LAS VEGAS -- Two men pleaded guilty Tuesday to felony sex trafficking crimes for inducing two minor girls to travel from Oakland, Calif., to Las Vegas last spring to work as prostitutes, Nevada's U.S. Attorney Daniel Bogden said.
Ray Darnell Webb, 19, and Seagram Joshua Miller, 21, both of Hayward, Calif., pleaded guilty to one count of coercion and enticement. They are scheduled to be sentenced April 29 by U.S. District Judge Kent Dawson.
Webb and Miller, who were arrested and indicted in May, face up to 20 years in prison and $250,000 in fines. They also will have to register as sex offenders.
"We must work together as a community to prevent children from getting involved with sex trafficking," Bogden said. "The pimps who scour the streets, schools, and online communities preying on boys and girls are predators and we will work with our local, state and federal law enforcement partners to ensure that they are prosecuted."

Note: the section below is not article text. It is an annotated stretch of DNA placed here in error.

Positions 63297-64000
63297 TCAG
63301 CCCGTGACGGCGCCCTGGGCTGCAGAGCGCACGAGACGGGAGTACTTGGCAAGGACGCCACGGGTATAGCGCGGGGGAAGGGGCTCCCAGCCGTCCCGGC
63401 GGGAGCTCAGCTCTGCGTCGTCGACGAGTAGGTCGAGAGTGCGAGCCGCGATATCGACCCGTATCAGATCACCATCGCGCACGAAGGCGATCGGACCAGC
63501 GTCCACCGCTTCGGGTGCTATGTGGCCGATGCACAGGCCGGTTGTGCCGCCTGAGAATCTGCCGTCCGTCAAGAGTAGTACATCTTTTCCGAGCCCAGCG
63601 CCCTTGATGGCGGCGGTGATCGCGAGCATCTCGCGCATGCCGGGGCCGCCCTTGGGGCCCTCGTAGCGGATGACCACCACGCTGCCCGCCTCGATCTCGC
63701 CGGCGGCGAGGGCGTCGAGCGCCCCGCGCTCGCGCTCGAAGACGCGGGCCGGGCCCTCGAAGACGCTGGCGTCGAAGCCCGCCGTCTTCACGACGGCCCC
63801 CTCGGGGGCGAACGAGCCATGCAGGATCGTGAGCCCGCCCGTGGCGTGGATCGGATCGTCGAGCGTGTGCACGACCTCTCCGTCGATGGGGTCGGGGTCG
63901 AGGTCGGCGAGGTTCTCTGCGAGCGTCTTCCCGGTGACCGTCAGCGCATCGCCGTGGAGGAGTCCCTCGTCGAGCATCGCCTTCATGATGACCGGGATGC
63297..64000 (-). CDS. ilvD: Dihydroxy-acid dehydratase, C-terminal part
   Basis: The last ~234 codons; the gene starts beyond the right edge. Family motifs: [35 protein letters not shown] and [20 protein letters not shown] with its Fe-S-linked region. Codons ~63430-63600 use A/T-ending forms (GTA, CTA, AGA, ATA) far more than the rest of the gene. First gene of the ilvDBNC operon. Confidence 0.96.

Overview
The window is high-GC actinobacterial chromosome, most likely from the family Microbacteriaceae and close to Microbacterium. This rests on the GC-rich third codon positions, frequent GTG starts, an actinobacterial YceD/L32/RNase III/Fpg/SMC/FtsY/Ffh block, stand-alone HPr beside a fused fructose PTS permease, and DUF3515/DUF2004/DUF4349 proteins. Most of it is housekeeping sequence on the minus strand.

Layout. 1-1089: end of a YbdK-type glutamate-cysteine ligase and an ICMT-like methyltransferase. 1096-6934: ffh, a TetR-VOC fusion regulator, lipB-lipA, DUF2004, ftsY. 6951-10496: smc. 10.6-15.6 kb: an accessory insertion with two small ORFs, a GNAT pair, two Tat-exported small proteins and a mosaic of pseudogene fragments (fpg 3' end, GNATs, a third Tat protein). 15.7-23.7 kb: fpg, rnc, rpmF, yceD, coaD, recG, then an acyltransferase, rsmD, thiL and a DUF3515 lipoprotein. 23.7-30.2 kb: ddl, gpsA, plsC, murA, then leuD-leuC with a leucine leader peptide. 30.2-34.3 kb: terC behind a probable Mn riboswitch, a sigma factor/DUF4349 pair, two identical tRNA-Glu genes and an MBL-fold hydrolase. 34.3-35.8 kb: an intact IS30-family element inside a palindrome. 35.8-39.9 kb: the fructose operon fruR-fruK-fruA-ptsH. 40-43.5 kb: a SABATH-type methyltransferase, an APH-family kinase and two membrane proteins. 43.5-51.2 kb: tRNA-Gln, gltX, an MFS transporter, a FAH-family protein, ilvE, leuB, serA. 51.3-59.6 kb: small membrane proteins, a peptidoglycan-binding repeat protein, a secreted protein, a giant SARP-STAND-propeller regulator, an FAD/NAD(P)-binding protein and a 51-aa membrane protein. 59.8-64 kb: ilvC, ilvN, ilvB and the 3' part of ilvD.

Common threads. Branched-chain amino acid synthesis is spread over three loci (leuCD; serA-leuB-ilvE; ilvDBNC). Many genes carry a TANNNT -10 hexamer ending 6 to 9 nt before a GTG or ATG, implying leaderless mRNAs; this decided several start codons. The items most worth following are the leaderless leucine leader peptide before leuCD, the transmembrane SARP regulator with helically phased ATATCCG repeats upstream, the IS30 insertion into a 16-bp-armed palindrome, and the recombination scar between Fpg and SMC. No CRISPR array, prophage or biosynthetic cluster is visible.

According to their plea agreements, Webb and Miller early last year met one of the victims, a 12-year-old girl, in Oakland where she was working as a prostitute. The girl then began working as a prostitute for Webb and Miller, and gave them the money she made.
Miller met a 16-year-old girl on Facebook in April, and she also began working as a prostitute for Miller and Webb.
Miller, Webb and the two girls then came to Las Vegas to make money. Before leaving, Webb and the 16-year-old girl posted an advertisement on MyRedbook.com so that they would have dates lined up when they arrived in Las Vegas. The advertisement contained photographs of the girl.
On April 29, Webb, Miller and the girls, drove from Oakland to Las Vegas and stayed in a rented hotel room on Las Vegas Boulevard. Both girls worked as prostitutes on April 30 and in early May.
The cases were investigated the FBI and Metro Police Las Vegas Metropolitan Police as part of the Innocence Lost Task Force. The cases were prosecuted by Assistant United States Attorneys Nicholas Dickinson and Phillip Smith, Jr.